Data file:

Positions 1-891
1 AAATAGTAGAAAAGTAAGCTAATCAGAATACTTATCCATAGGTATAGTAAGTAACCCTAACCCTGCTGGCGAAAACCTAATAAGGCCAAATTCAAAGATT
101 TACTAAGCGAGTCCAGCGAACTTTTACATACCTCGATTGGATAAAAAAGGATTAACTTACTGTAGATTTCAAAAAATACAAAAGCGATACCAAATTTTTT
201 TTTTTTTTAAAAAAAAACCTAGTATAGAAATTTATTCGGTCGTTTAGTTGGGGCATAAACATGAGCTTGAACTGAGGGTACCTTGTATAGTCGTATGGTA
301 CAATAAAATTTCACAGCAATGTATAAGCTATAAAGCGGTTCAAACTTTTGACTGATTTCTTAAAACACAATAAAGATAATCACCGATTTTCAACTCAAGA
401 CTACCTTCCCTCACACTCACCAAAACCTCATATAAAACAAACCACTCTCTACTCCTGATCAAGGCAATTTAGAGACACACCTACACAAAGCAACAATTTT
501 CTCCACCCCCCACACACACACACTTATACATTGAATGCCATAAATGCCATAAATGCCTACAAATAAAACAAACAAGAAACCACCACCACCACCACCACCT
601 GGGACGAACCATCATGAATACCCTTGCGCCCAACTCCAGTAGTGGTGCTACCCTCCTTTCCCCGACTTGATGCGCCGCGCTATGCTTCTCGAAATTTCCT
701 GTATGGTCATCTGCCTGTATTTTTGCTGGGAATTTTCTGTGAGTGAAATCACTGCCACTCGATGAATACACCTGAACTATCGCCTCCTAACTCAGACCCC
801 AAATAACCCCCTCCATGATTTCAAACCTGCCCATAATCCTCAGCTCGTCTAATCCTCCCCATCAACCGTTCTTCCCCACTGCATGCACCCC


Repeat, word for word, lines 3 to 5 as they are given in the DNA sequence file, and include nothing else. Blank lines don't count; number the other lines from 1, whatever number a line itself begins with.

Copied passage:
101 TACTAAGCGAGTCCAGCGAACTTTTACATACCTCGATTGGATAAAAAAGGATTAACTTACTGTAGATTTCAAAAAATACAAAAGCGATACCAAATTTTTT
201 TTTTTTTTAAAAAAAAACCTAGTATAGAAATTTATTCGGTCGTTTAGTTGGGGCATAAACATGAGCTTGAACTGAGGGTACCTTGTATAGTCGTATGGTA
301 CAATAAAATTTCACAGCAATGTATAAGCTATAAAGCGGTTCAAACTTTTGACTGATTTCTTAAAACACAATAAAGATAATCACCGATTTTCAACTCAAGA